Car Repair Claims See Increased Use of AI

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There’s no doubt technology has come to the auto business. If you’ve taken your car in for work lately, you know this. The closer we get to autonomous vehicles isn’t helping the matter. It has all led to an increased use of AI in the automotive industry. It’s even reaching outside the car repair shops and into insurance claims, where the industry has seen an increased use of AI.

AI in Car Repair Insurance Claims

While our cars are now run by computers, the pandemic only furthered this trend. Social distancing meant fewer insurance appraisers and claims adjusters wanted to come out and personally see the damage to your car. They depend on photos and/or artificial intelligence.

Since the pandemic, insurance claims that were handled by photos rather than in-person adjuster visits have risen from 15 percent to about 60, according to Bill Brower, who heads up the auto claims unit of a data and analytics company. He expects it to increase to 80 percent by 2025.

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But it’s not just photos insurance companies are relying on; they’re also relying on AI for car repair estimates. Marc Fredman, the chief strategy officer of a company that sells technology to insurers, says that in 2020, “AI really crossed the threshold from novelty to norm.” About half of all claims use at least some AI currently.

Insurance Information Institute spokesperson Mark Friedlander believes the use of AI has led to “improvements in efficiency, consistency, and timeliness.” He adds that the intention isn’t to replace the car repair appraisers – it’s to have resolutions more quickly and on a more consistent basis.

A survey showed that about 80 percent of the customers of Fredman’s company find filing claims with photos “appealing to navigate.”

Twenty-five percent of the estimates at Tractable, a company that creates algorithms for insurance companies with computer vision and machine learning, are so close to being perfect, that they don’t need any humans to step in. They’d like to see that number triple by the end of the year.

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Jeff McDowell, a body shop owner, disagrees. He claims 99.9 percent of the photo-diagnosed claims are incorrect. “You can’t diagnose suspension damage or a bent wheel or frame misalignment from a photograph,” he said.

April Hernandez, of a family-owned can repair shop, says the business sees customers come through to check out the work done at other repair shops. She believes this is because the estimates were completed without in-person appraisers.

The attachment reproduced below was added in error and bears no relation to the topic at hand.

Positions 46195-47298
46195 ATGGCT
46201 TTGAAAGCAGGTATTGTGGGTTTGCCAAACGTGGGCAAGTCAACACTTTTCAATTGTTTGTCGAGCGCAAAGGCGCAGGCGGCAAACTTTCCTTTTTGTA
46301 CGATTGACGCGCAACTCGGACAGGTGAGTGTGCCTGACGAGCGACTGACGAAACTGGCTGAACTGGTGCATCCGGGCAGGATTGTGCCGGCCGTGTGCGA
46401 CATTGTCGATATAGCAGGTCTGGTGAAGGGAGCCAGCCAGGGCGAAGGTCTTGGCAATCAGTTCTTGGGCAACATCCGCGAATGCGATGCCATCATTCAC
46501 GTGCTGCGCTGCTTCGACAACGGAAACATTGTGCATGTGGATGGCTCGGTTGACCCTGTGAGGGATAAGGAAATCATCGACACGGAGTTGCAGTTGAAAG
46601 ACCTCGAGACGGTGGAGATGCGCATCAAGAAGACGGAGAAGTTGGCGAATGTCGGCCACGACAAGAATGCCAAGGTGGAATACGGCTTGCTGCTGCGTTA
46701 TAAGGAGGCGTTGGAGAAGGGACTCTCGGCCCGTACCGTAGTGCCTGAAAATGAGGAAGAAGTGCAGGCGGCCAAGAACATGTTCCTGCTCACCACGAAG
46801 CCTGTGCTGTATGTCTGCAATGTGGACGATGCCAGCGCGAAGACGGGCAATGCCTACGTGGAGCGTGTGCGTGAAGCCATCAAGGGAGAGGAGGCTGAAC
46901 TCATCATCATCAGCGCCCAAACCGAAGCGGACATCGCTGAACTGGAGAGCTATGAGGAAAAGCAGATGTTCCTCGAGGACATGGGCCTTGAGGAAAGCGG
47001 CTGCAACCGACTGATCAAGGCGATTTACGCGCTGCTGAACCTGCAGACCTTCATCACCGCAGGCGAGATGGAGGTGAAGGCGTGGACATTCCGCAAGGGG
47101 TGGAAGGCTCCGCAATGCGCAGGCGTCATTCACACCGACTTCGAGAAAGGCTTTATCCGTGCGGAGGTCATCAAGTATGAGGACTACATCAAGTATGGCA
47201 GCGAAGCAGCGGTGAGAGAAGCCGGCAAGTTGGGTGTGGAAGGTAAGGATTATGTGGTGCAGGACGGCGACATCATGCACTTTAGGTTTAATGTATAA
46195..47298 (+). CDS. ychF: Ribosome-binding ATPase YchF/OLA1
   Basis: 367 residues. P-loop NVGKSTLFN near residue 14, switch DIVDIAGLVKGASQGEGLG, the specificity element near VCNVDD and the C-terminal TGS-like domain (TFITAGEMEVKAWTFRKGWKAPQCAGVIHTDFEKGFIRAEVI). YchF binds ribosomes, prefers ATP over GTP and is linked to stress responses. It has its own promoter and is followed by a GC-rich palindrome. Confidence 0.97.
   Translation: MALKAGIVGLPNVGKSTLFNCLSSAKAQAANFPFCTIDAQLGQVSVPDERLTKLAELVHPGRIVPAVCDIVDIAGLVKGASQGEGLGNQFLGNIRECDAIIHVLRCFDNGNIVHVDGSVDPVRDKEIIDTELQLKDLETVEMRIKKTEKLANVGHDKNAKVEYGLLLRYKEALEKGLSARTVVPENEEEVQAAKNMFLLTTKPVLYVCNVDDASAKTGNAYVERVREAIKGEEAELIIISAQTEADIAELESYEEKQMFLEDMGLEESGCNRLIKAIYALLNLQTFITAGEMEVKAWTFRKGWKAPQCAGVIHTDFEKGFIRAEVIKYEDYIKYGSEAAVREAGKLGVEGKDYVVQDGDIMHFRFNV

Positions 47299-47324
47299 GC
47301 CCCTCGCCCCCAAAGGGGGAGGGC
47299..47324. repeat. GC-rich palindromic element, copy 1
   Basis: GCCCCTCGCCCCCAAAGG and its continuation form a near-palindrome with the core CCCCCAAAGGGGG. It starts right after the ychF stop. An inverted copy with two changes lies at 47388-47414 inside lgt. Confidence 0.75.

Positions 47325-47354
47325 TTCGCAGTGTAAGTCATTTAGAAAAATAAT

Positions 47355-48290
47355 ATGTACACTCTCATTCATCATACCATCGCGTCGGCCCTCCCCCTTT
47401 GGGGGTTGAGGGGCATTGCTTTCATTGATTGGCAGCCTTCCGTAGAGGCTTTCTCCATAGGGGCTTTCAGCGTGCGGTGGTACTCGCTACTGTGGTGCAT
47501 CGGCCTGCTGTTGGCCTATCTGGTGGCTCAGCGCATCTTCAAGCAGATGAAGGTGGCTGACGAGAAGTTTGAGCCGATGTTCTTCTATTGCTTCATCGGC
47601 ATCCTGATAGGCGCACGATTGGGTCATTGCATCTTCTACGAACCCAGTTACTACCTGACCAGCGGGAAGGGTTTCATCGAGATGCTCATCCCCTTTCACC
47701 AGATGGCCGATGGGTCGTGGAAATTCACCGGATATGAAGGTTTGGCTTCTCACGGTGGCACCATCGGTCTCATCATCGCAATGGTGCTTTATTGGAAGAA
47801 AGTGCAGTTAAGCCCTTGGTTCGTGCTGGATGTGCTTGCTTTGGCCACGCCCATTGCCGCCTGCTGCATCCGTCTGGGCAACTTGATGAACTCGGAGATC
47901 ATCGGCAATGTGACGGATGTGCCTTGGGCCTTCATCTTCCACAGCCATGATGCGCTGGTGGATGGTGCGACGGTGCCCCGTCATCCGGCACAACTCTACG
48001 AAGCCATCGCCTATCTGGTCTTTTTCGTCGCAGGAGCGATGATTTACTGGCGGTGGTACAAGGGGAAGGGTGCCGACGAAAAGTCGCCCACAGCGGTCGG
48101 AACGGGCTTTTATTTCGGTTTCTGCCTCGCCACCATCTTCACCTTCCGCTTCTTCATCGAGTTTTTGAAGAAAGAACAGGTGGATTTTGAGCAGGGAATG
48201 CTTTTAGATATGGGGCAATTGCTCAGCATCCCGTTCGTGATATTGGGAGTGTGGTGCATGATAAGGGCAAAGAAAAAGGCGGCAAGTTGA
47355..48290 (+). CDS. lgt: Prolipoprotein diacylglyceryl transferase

Moving Forward

To file an AI-generated estimate, customers log in to an app, which requires them to upload photos of damage at various angles and certain lighting situations. A claims adjuster then makes an estimate based on those photos.

In-person appraisers only complete about three to eight estimates a day, while those who complete this work based on photos can finish 15 or 20 in a day,

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Using AI can speed up those can repair estimates even further. The algorithms are trained using photos of real damaged cars. It uses AI to determine what repair needs to be done and how much it will cost.

While currently an adjuster still oversees the process, checking the estimate, there’s talk of making it fully automated with no human intervention. Outside the U.S, that’s already taking place in Spain. Additionally, an Israeli dashcam company is working with a Japanese insurance company to use the camera’s footage to create a machine-generated script to resolve claims.

It’s acknowledged that this is such a new technology that there are still flaws in the system. However, the belief is that it will continue to improve and become more precise. It’s already good at distinguishing between vehicles that can be repaired and those that need to be totaled, as well as evaluating minor fender bender damage.

Like any new technology, it will have flaws initially. And just like facial recognition, it will take as many varied photos as possible to be accurate. It’s clear, however, that the system will not return to handling just 15 percent of all cases – it’s here to stay.

Read on to learn about the struggles drones will face with facial recognition.

Laura Tucker Laura Tucker

Laura hails from the Chicago area and has been a writer and editor covering news, entertainment, and technology for nearly 20 years and has been with Onlinetivity since its inception, editing and covering news. In her spare time, she enjoys exploring new devices and mobile apps.